The Diplomat's Daughter

Twenty-one-year-old Emiko "Emi" Kato has spent her life moving around the globe, due to her father's position in the Japanese diplomatic corps. But after the attack on Pearl Harbor, Emi and her parents are uprooted and sent away with other foreign diplomats, eventually landing in a bleak internment camp in south Texas. Homesick and lonely, Emi is drawn to Christian Lange, the son of German parents who were wrongfully arrested for un-American activities. Meanwhile, Emi's first love, Leo Hartmann, has fled his home city of Vienna for a refugee existence in Japanese-occupied Shanghai. Through the eyes of these three protagonists, Karin Tanabe weaves a fascinating, vivid story of World War II in her fourth novel, The Diplomat's Daughter.

Tanabe (The Gilded Years) begins her story with Emi, who despite her cosmopolitan upbringing is sheltered and a bit spoiled, lacking Leo's native compassion or Christian's tender heart. But all three young people must grapple with previously unimagined tragedy on a personal and national scale, and Tanabe skillfully traces their journeys of sacrifice and growth. Leo waits tables at a seedy nightclub in Shanghai to make ends meet, while Christian enlists in the U.S. Army to avoid deportation to Germany. And when Emi ends up in the Japanese mountain town of Karuizawa, she repeatedly risks her own safety to help other members of her new community.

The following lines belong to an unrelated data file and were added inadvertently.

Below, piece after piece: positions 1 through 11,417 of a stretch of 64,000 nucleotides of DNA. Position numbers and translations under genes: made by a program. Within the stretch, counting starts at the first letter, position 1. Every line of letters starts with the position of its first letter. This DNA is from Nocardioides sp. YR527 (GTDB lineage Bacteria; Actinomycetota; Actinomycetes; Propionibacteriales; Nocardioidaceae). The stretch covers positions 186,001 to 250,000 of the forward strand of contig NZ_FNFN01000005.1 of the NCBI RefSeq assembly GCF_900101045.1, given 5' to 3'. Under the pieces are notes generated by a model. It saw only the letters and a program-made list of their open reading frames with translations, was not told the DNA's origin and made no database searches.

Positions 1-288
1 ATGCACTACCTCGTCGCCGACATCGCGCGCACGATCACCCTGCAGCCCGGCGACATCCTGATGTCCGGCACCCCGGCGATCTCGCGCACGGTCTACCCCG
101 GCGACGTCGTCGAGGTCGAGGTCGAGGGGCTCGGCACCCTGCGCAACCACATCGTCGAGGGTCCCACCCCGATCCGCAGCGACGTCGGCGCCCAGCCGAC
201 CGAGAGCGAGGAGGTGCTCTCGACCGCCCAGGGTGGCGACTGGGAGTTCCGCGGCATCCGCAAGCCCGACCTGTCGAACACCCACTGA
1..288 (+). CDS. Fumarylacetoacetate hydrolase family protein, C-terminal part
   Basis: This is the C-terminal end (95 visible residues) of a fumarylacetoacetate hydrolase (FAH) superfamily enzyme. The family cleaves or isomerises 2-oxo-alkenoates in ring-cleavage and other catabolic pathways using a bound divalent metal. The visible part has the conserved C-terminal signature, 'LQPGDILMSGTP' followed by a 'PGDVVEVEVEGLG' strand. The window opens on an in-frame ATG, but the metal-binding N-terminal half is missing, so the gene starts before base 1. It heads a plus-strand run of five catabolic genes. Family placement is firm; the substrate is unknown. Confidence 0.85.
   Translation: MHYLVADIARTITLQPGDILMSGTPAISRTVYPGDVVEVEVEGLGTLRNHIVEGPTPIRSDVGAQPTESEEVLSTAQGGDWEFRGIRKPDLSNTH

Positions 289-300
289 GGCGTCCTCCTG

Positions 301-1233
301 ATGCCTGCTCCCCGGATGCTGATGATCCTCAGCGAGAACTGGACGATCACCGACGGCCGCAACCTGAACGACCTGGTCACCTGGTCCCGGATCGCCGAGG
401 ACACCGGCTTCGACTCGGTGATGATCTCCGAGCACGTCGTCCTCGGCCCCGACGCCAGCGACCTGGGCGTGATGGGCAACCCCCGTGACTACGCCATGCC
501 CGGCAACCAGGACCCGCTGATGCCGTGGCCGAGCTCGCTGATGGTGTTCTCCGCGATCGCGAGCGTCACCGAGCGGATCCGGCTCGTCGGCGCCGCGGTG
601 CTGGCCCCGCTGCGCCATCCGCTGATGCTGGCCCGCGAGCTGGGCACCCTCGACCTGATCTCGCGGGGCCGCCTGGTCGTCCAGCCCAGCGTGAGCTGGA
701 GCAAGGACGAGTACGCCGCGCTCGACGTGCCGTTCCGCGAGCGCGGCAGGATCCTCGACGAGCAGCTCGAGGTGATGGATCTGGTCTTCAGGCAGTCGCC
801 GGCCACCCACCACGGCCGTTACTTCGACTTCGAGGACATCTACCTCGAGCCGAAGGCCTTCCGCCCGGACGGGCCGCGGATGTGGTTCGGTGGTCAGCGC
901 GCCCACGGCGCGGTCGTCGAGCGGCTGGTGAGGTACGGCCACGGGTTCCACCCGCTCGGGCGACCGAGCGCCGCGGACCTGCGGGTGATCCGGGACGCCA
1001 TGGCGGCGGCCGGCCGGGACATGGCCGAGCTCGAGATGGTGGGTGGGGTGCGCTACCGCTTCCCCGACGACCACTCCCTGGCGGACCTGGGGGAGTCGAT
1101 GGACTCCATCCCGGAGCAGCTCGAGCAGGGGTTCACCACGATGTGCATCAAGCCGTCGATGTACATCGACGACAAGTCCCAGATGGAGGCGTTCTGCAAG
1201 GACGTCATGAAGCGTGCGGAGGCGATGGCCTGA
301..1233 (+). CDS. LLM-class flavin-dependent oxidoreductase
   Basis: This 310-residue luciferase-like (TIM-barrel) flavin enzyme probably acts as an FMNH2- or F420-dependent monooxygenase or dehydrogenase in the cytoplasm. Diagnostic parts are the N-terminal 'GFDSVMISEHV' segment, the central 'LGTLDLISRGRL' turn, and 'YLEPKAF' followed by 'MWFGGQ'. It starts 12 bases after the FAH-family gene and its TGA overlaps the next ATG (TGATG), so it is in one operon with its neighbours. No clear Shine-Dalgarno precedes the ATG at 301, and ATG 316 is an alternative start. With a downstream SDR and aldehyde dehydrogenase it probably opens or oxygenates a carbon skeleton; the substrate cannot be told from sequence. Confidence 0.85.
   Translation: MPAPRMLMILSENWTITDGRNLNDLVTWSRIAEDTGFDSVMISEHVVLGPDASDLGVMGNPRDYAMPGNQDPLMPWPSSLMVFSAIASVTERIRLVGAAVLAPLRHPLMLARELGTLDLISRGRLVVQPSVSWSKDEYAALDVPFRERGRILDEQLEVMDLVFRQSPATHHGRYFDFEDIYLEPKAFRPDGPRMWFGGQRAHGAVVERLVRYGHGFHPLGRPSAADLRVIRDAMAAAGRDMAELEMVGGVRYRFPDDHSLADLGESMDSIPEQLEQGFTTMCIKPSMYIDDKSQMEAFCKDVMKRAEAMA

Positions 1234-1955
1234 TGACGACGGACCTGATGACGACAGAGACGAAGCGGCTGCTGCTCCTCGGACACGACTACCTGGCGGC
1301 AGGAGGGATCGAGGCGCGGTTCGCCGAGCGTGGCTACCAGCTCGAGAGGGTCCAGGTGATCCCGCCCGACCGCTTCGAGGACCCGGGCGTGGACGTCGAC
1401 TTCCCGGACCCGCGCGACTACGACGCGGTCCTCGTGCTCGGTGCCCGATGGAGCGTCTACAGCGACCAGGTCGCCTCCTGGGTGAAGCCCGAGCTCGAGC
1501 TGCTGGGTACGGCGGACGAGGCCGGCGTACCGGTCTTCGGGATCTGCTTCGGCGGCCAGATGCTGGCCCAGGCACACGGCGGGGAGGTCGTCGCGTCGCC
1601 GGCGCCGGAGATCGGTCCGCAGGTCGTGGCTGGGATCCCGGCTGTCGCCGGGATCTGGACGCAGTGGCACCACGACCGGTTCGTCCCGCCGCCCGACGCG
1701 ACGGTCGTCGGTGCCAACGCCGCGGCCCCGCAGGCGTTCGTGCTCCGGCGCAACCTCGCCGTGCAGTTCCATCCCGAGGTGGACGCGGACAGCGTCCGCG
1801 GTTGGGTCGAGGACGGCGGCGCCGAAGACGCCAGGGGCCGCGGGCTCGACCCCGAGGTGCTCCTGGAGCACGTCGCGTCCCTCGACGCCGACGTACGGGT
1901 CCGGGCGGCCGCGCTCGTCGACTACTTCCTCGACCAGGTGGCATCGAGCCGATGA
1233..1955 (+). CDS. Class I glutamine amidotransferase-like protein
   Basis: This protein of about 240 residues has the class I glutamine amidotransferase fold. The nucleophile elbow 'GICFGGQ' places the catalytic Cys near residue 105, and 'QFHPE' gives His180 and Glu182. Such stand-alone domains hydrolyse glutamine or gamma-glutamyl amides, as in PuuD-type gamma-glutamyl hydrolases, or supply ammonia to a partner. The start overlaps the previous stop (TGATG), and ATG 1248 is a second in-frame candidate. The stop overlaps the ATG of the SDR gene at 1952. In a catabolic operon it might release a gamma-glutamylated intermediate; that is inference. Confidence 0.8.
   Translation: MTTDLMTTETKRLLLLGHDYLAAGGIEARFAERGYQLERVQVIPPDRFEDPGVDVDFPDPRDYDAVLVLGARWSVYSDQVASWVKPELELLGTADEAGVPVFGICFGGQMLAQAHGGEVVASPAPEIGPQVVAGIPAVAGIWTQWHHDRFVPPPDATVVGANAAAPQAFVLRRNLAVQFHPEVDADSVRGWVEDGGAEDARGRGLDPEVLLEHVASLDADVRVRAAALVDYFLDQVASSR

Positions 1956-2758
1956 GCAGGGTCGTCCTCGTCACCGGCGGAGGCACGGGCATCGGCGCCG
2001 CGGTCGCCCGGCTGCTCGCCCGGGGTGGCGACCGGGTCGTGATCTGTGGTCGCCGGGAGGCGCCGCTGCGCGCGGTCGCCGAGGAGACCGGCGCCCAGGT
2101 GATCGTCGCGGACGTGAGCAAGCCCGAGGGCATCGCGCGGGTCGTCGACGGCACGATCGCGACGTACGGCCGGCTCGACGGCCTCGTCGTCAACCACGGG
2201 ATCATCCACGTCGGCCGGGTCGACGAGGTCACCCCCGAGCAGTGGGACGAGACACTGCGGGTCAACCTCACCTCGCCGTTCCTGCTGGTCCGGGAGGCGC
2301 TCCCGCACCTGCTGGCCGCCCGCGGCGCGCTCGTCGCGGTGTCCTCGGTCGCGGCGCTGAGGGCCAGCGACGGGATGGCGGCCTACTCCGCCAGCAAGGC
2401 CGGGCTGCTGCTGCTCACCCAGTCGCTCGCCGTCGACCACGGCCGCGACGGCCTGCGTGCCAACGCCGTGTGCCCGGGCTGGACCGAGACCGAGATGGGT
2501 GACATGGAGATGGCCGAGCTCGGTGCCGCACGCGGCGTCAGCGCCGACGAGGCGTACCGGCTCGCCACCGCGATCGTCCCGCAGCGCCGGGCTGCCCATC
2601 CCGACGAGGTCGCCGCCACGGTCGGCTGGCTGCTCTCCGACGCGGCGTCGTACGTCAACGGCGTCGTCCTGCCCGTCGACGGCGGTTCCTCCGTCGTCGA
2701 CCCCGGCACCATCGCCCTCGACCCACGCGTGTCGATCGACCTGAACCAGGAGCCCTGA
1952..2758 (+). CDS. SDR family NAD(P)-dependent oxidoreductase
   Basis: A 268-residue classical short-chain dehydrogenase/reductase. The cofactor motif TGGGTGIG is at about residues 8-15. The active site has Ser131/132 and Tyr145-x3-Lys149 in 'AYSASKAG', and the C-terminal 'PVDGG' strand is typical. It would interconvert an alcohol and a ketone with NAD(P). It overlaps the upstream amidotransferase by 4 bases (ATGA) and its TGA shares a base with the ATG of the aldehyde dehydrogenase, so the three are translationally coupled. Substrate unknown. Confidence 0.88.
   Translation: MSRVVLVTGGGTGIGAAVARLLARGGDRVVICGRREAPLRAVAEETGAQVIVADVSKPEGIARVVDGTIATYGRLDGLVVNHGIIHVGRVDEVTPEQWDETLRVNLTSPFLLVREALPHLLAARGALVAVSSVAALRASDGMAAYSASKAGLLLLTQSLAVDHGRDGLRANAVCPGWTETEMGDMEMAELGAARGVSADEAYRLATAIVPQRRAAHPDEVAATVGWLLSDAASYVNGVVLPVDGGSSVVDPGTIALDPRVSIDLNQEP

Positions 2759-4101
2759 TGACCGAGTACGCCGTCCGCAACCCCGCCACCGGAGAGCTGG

Rich with historical detail and full of appealing characters, The Diplomat's Daughter is a fresh, captivating story. --Katie Noah Gibson, blogger at Cakes, Tea and Dreams

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